As lockdown dragged on and art lovers couldn’t go to galleries or museums, we sent images to friends: Check out this artist’s take on these crazy days; did you see that virtual show? Being an artist can be a tough life, so maybe perspectives skew a bit to, if not always optimism, then at least doggedness. Artists reacted to the past year in myriad ways, but they never stopped capturing the zeitgeist on canvas, paper, and fabric. These are some of the visions I bookmarked on my computer, to always remember this strange and distorting year.
Instead of just one Day of the Dead, 2020 at times felt like 365 of them, so of course the buskers on the subway with James Borges were all skeletons.
And what do we do when claustrophobia becomes the national malaise? We look to break on through to the other side, as in Birdie Hall’s Cracked Egg Girl.
Or, like Patricia Rush, you could escape to the naturally socially distanced beauty of Woodlawn Cemetery, in the Bronx — after all, the inhabitants there are always at least six feet away.
Joanna Beall Westermann died in 1997, but I could not get enough of wandering through Venus Over Manhattan’s virtual exhibition this past January. The world was going mad around then, but her phantasmagoric landscapes were an escape I allowed myself over and over again.
Madness? Did somebody mention our former president? When I came across Gerald Collings’s scabrous rendition of Donald Trump, I first burst out laughing and then, as I delved into the nooks and crannies of his hallucinogenic colors, I thought, This is the perfect portrait for the future Trump library.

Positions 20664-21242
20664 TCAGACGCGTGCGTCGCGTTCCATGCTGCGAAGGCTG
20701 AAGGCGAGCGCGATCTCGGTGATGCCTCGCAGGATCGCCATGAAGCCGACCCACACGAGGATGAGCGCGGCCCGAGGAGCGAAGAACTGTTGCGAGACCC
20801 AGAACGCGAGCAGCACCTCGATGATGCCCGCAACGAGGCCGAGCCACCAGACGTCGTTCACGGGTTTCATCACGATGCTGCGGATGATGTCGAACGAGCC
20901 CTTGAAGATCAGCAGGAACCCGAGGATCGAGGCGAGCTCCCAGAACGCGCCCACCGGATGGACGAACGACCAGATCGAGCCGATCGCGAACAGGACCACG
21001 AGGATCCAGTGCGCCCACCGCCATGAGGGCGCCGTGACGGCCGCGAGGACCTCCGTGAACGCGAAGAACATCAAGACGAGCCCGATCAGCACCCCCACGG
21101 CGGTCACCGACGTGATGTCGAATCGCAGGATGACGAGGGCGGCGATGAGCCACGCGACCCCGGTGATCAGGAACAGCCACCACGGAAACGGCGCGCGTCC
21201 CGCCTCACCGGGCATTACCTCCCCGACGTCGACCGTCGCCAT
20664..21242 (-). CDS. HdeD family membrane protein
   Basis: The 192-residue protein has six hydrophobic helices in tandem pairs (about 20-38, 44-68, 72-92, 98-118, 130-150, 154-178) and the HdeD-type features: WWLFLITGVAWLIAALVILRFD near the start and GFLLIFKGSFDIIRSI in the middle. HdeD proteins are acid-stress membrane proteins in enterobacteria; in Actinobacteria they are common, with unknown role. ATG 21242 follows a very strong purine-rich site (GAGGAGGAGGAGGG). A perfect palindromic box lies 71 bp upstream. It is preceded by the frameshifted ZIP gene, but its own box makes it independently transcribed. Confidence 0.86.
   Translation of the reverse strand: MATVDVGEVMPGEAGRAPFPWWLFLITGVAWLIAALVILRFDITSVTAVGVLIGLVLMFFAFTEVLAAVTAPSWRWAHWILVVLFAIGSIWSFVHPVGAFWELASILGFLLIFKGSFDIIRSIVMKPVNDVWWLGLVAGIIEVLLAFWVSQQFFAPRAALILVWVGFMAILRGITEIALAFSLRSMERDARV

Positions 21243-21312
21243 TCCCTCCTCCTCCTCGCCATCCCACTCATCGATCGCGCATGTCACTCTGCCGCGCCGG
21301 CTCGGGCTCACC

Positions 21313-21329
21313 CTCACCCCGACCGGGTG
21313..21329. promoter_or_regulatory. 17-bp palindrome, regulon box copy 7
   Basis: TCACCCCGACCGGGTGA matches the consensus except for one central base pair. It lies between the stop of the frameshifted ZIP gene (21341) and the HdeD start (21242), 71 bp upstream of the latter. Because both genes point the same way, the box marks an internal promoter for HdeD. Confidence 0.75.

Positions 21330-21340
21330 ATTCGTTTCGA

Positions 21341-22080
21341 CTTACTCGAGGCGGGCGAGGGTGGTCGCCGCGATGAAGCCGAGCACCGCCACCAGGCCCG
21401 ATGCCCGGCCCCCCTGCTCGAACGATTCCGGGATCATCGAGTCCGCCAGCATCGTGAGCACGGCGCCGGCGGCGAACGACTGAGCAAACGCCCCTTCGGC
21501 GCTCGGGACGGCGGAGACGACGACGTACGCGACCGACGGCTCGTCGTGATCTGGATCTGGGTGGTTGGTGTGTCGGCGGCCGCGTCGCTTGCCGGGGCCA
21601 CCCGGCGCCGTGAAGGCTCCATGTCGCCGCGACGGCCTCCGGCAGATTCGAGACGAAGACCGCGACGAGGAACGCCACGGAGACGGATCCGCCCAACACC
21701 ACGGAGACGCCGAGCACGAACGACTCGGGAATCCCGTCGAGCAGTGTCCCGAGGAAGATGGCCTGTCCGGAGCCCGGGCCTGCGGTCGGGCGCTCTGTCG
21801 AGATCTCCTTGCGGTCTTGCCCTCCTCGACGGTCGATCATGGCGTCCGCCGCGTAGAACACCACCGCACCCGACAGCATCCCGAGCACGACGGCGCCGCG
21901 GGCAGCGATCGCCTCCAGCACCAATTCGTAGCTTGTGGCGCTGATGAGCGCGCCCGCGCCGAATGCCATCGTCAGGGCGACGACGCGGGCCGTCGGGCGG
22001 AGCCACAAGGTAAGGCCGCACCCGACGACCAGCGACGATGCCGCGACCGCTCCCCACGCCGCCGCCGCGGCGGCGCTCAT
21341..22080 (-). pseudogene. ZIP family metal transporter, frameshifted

Cheryl Gross’s masks captured the surreal drudgery of having to wrap our faces every time we went out into the world. On her website, she echoed something every one of us said at some point: “Never in my wildest dreams would I have thought we would be living in a sci-fi film.”
David Kramer took us on a tropical vacation instead, but his sentiment chimed with what most of us were feeling.
It was a year when many of us took to reading The Plague, by Camus, or maybe the Decameron, wallowing in tales of previous pestilences.
As Edgar Allan Poe put it at the end of one of his short stories, “And Darkness and Decay and the Red Death held illimitable dominion over all.”
Well, as persevering artists demonstrated this past year, not this time. ❖
[Correction: In the print edition we misspelled Edgar Allan Poe’s name. The Voice regrets adding to the 21st century’s vast tranches of misinformation.]
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